Stata is a statistical computing package widely used in the business and academic worlds. We use it at the World Bank and it’s great to see a new version of the wbopendata module that gives Stata users direct access to much of the data on data.worldbank.org.
Academic institutions and hundreds of users are already taking advantage of it – why not give it a try?
Why use the wbopendata module to access data?
It’s important to have convenient access to the best data available. The wbopendata module connects to the World Bank Open Data API and provides direct access to the latest version of the Bank’s data though the Stata interface – there’s no unnecessary downloading or management of data needed.
What's new in this version of wbopendata?
The new version of wbopendata lets you:
- Access 1,000 new indicators, bringing the total up from 4,200 to 5,300 time series.
- Access the metadata of the downloaded series: including indicator definitions, the organization and/or agency responsible for its collection, and links to available supporting information.
- Easily link the indicators downloaded to maps from within Stata.
- Access data in three Stata-supported languages: English, Spanish or French
The wbopendata module lets you connect to information from over 256 and regions since 1960, the accessible datasets include:
- World Development Indicators
- Global Development Finance
- The African Development Indicators
- Doing Business
- Education Statistics
- Enterprise Surveys
- Gender Statistics
- Health Nutrition and Population Statistics
- Millennium Development Goals
- Worldwide Governance Indicators
How do you use the wbopendata module?
Following the instructions on the wbopendata homepage to install the module just type the command:
ssc install wbopendata
Once installed, the wbopendata module offers four possible download options:
- Country – all indicators for all selected years for selected country. (WDI dataset)
- Topic – all indicators for a selected topic, selected years and all countries (WDI dataset)
- Indicator – selected indicator for selected years for all countries (any dataset)
- Indicator and Country – selected indicator for selected years from selected country (any dataset)
Once installed, to open up the module’s graphical panel type the following:
The latest version of wbopendata can also display the metadata for a given indicator – here’s the metadata for the indicator “Mobile Cellular Subscriptions per 100 people” with indicator code it.cel.sets.p2. when you type:
wbopendata, language(en – English) indicator(it.cel.sets.p2) long clear latest
Making maps with wbopendata in Stata
You can easily take the data from this kind of indicator and generate maps with Stata:
. tempfile tmp
. wbopendata, language(en - English) indicator(it.cel.sets.p2) long clear latest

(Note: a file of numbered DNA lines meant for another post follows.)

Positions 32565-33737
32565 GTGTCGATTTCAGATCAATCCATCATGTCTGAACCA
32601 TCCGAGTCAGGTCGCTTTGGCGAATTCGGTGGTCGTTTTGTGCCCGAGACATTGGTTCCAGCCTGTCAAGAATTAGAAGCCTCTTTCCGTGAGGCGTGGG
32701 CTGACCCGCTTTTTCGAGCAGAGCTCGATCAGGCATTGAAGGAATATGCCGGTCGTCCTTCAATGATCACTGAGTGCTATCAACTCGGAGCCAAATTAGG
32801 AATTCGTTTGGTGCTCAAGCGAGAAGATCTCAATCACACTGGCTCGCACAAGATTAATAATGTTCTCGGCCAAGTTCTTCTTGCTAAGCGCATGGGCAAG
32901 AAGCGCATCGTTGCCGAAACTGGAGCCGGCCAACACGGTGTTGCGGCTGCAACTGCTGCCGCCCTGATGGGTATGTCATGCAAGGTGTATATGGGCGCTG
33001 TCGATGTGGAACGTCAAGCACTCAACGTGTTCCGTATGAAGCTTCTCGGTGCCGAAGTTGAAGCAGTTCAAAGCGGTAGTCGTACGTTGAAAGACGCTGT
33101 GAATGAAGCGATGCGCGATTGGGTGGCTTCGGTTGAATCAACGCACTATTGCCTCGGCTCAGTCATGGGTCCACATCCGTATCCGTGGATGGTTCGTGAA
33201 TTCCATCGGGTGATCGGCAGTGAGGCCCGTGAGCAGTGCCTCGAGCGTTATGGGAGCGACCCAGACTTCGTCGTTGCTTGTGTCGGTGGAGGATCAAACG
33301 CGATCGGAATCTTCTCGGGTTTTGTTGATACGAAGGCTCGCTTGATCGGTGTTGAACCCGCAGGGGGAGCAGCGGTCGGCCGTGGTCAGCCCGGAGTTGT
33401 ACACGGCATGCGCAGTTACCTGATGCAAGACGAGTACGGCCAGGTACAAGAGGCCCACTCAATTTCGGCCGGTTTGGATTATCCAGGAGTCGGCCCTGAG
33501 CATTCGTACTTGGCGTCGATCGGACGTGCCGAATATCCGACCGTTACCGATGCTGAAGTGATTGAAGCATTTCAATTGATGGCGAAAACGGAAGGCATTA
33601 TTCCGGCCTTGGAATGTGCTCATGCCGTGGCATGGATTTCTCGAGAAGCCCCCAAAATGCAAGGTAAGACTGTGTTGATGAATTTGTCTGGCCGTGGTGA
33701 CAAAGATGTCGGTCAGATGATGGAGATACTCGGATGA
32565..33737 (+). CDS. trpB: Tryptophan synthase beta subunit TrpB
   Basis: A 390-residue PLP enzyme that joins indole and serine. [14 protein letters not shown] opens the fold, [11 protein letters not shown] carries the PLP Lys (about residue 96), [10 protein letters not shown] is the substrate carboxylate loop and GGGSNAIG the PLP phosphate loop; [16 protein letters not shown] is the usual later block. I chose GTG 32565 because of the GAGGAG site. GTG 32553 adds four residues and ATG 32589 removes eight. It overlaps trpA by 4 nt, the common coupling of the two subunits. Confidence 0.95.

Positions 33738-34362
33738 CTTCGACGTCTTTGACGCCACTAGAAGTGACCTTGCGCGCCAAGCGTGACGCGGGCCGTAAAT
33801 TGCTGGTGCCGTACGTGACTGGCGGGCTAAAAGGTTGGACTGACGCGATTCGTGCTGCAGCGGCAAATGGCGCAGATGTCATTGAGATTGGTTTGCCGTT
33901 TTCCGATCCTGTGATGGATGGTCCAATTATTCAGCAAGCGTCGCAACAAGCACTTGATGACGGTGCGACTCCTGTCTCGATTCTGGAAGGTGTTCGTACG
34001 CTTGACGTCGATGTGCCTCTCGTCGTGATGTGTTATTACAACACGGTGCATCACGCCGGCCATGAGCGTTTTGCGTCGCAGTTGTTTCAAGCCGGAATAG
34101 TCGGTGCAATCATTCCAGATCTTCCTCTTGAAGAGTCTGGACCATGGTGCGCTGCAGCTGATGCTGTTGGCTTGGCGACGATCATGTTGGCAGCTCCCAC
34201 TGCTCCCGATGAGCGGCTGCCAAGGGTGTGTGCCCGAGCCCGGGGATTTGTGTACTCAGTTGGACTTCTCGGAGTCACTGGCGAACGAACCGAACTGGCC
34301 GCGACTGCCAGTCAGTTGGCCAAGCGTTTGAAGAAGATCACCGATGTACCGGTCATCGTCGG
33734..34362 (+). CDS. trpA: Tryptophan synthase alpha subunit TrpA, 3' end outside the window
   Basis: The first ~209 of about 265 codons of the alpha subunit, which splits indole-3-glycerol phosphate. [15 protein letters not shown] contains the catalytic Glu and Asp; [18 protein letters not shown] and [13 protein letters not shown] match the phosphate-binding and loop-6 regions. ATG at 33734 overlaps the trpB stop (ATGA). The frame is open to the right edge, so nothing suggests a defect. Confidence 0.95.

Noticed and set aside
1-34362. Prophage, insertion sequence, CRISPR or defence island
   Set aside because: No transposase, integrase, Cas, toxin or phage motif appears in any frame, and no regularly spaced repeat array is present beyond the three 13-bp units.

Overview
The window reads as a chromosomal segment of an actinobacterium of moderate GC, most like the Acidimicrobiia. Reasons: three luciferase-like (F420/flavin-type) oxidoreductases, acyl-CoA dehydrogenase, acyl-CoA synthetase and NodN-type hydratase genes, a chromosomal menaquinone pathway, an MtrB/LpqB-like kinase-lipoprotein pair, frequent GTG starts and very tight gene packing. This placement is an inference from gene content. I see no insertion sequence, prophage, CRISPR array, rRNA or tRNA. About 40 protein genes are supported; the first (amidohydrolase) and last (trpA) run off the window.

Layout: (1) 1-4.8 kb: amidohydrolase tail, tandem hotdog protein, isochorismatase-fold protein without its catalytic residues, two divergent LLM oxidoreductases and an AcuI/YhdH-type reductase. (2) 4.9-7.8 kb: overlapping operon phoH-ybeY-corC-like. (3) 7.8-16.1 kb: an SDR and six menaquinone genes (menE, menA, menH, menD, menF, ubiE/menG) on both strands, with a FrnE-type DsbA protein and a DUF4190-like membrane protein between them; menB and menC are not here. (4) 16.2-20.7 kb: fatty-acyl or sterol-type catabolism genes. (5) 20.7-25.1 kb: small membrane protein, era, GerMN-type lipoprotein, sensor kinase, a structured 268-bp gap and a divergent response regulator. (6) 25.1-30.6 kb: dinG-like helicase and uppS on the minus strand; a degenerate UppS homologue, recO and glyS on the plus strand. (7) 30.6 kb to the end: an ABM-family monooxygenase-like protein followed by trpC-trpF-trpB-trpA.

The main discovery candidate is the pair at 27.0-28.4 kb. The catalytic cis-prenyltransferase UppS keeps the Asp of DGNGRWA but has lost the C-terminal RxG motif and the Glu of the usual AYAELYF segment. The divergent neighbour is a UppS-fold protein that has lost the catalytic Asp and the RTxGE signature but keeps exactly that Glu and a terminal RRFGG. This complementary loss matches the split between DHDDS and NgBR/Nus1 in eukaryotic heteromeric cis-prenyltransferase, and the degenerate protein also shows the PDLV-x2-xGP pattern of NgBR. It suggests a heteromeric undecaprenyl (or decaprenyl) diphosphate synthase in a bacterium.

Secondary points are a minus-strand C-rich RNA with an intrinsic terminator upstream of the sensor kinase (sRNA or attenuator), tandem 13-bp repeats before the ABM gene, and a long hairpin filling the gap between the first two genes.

. sort countrycode
. save `tmp', replace
. sysuse world-d, clear
. merge countrycode using `tmp'
. sum year
. local avg = string(`r(mean)',"%16.1f")
. spmap it_cel_sets_p2 using "world-c.dta", id(_id) ///
clnumber(20) fcolor(Reds2) ocolor(none ..) ///
title("Mobile cellular subscriptions (per 100 people)", size(*1.2)) ///
legstyle(3) legend(ring(1) position(3)) ///
note("Source: World Development Indicators (latest available year: `avg') using ///
Azevedo, J.P. (2011) wbopendata: Stata module to " "access World Bank databases, ///
Statistical Software Components S457234 Boston College Department of Economics.", size(*.7))
(click to run)
This code above should generate a map like this one:
Reproducibility of analysis and keeping track of dataset vintages
One of the important advantages of wbopendata is that it facilitates the reproducibility of any analysis using WDI data in Stata. It is much easier for analysts to document how particular results were obtained, since the syntax used to conduct the analysis can embed the name of the actual series used in the analysis and the actual code to download them. This can facilitate more open and transparent knowledge generation as it facilitate the reproducibility of the analysis by others, can make it easier to update previous analysis once newer data becomes available, and enable us to take the principles of literate programming introduced by Donald Knuth a step further, since even the data used in the analysis can be embedded in the code and updated in real time.
One important implication for users of wbopendata is the need of a careful documentation of the vintage of the dataset being used, best captured through the date of extract of the series. It is important to remember that wbopendata tap’s into a live dataset which is update at least twice a year, hence the underlying data accessed through the API’s will always be changing.
Making World Bank Data easier to access for specialist users
So, if you’re a Stata user, download the updated wbopendata module and start using the latest World Bank Open data. If you use the open source R statistical software, there’s a similar module available.
The wbopendata module was developed and is maintained by Joao Pedro Azevedo from the Poverty, Gender and Equity Unit from the Poverty Reduction and Economic Management Team (LCSPP) in the Latin America and Caribbean Region of the World Bank.
I am a researcher and feel it helpful to get access to world bank data sets with stata commands.